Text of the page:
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The kids are alright

A mother calls her daughter ‘a manipulator’. A girl describes her sister as ‘annoying’. Its not that these are the only things we hear them saying in the YouTube video with the self-explanatory title A heartwarming video about parenting .

Initially, we assume the film is one of those ubiquitous social experiment videos that give an outlet to unheard feelings — from beautiful things to not-so-pleasant experiences — of siblings, parents about children.

But it’s only towards the end that we are told that half of the interviewees are related to children with Down Syndrome. “Can you tell which ones?” is the question the film throws at us before revealing images of both kids with and without Down Syndrome with their respective parents. It ends with the message that ‘One extra chromosome doesn’t change the love.’

This three minute twenty-five seconds video directed by Megha Ramaswamy, released on March 21, which is observed as World Down Syndrome Day, attempts to remove the stigma attached to parents of children with special needs and highlight the need to normalise it.

Ramaswamy was co-writer of Shaitan (2011); her documentary short Newborns premiered at the Toronto International film Festival (TIFF, 2014) and her new short Bunny , described as “a love letter to the fantastical childhood we leave behind”, premiered in competition at the TIFF, 2015.

“In populist culture, parents of children with Down Syndrome are perceived as unhappy and depressed people with no joy of parenting and life. That’s not true. They have the same insecurities, joys and fears as any other parents. The film tries to look at it from a human point of view,” says Ramaswamy.

The film credits the concept to Deepa Garwa, a Down Syndrome activist and herself a mother to a daughter with the genetic disorder. She helped raise funds for the video and also appears in it. Ramaswamy says that it’s her interaction with Garwa that changed her own pre-conceived notions about the subject. “We tend to have a patronising, condescending attitude towards families of kids with disabilities. The most important thing we learnt from working on the film is that we need to break the culture of silence and awkwardness around disability and reach out.” To ensure there was outcome of the social experiment was “truthful and honest”, the interviews were conducted in a way to ensure there was no manipulation. Barring a couple of interviewees, the makers didn’t know if the parents and siblings were related to kids with Down Syndrome or the ones without it. The same set of questions was asked to each group. And the outcome, as evident in the film, is that there was really no difference in their feelings for the children.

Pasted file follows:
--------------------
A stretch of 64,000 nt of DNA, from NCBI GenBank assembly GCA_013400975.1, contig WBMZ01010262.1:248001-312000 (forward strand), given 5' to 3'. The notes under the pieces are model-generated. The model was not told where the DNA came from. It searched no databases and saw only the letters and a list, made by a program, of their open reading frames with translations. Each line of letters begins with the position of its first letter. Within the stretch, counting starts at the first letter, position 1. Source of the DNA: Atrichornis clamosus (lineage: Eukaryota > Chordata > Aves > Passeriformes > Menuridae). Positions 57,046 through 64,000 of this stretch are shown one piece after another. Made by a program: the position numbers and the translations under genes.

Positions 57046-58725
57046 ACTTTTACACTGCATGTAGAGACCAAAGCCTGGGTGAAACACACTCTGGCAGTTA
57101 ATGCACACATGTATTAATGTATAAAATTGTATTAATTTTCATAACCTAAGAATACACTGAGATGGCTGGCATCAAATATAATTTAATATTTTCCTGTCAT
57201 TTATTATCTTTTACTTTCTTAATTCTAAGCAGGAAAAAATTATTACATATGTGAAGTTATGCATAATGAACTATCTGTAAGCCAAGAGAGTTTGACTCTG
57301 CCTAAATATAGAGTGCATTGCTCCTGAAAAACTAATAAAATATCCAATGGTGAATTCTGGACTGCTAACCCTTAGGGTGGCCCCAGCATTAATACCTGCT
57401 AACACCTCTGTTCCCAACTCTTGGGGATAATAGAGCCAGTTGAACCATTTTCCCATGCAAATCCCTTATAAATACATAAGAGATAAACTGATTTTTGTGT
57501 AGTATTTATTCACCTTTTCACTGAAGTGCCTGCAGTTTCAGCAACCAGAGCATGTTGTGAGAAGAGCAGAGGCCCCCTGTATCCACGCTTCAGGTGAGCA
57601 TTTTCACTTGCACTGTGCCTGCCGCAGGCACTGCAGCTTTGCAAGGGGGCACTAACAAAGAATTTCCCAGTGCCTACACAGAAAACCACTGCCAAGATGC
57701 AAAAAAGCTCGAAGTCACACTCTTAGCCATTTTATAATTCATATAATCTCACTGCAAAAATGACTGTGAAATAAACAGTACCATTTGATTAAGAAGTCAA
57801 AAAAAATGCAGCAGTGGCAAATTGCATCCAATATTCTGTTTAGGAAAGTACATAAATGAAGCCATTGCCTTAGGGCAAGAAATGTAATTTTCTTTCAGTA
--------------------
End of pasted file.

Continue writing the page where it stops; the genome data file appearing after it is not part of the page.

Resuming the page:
A Heartwarming Video about Parenting is expected to initiate a series of videos on social issues under a platform called Cause Effect. a joint initiative by Ramaswamy, who looks into the creative aspect of it, and Priyanka Bose and Vikrant Jauhari, who handle the production side. The platform is open to young, new filmmakers with similar ideas.

Ramaswamy says, “As filmmakers from a third world country, we have certain responsibilities. There are so many problems surrounding us and film is a beautiful medium to talk about them. We want to set up a non-profit ecosystem that if not bring about a social change triggers a conversation and asks the right questions, politically or culturally.”

See A Heartwarming Video about Parenting on YouTube



The film credits the concept to Deepa Garwa, a Down Syndrome activist




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Printable version | Jun 18, 2021 4:56:05 AM | https://www.thehindu.com/news/cities/mumbai/entertainment/the-kids-are-alright/article8439990.ece

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